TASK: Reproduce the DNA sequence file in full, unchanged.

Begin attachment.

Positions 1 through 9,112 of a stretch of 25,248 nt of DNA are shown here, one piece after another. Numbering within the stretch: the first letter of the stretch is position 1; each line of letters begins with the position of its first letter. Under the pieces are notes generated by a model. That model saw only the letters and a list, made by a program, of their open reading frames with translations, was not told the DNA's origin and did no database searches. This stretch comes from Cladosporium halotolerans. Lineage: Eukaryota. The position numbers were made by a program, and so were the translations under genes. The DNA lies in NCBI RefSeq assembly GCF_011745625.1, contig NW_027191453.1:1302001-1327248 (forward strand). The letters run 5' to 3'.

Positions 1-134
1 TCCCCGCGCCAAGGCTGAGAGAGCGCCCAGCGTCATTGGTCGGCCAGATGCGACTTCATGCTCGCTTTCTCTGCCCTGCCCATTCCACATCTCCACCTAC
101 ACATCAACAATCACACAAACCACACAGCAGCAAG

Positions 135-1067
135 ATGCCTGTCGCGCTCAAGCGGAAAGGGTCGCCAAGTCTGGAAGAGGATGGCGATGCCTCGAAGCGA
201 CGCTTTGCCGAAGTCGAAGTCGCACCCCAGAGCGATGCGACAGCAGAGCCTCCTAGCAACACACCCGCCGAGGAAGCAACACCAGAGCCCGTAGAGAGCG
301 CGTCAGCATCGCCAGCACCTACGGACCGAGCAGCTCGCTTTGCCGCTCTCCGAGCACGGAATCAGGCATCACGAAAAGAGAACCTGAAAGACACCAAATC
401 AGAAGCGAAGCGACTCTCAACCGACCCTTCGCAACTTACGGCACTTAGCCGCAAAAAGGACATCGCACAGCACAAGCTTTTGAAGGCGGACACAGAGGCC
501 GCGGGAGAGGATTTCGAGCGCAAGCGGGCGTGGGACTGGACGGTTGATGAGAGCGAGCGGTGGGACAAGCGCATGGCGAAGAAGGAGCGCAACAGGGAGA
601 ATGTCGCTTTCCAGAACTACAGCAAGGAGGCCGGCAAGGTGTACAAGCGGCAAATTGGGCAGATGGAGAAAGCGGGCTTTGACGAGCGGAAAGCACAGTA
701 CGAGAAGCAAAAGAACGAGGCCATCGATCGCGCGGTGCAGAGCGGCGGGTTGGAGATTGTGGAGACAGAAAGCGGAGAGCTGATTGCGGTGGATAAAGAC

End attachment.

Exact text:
Positions 1 through 9,112 of a stretch of 25,248 nt of DNA are shown here, one piece after another. Numbering within the stretch: the first letter of the stretch is position 1; each line of letters begins with the position of its first letter. Under the pieces are notes generated by a model. That model saw only the letters and a list, made by a program, of their open reading frames with translations, was not told the DNA's origin and did no database searches. This stretch comes from Cladosporium halotolerans. Lineage: Eukaryota. The position numbers were made by a program, and so were the translations under genes. The DNA lies in NCBI RefSeq assembly GCF_011745625.1, contig NW_027191453.1:1302001-1327248 (forward strand). The letters run 5' to 3'.

Positions 1-134
1 TCCCCGCGCCAAGGCTGAGAGAGCGCCCAGCGTCATTGGTCGGCCAGATGCGACTTCATGCTCGCTTTCTCTGCCCTGCCCATTCCACATCTCCACCTAC
101 ACATCAACAATCACACAAACCACACAGCAGCAAG

Positions 135-1067
135 ATGCCTGTCGCGCTCAAGCGGAAAGGGTCGCCAAGTCTGGAAGAGGATGGCGATGCCTCGAAGCGA
201 CGCTTTGCCGAAGTCGAAGTCGCACCCCAGAGCGATGCGACAGCAGAGCCTCCTAGCAACACACCCGCCGAGGAAGCAACACCAGAGCCCGTAGAGAGCG
301 CGTCAGCATCGCCAGCACCTACGGACCGAGCAGCTCGCTTTGCCGCTCTCCGAGCACGGAATCAGGCATCACGAAAAGAGAACCTGAAAGACACCAAATC
401 AGAAGCGAAGCGACTCTCAACCGACCCTTCGCAACTTACGGCACTTAGCCGCAAAAAGGACATCGCACAGCACAAGCTTTTGAAGGCGGACACAGAGGCC
501 GCGGGAGAGGATTTCGAGCGCAAGCGGGCGTGGGACTGGACGGTTGATGAGAGCGAGCGGTGGGACAAGCGCATGGCGAAGAAGGAGCGCAACAGGGAGA
601 ATGTCGCTTTCCAGAACTACAGCAAGGAGGCCGGCAAGGTGTACAAGCGGCAAATTGGGCAGATGGAGAAAGCGGGCTTTGACGAGCGGAAAGCACAGTA
701 CGAGAAGCAAAAGAACGAGGCCATCGATCGCGCGGTGCAGAGCGGCGGGTTGGAGATTGTGGAGACAGAAAGCGGAGAGCTGATTGCGGTGGATAAAGAC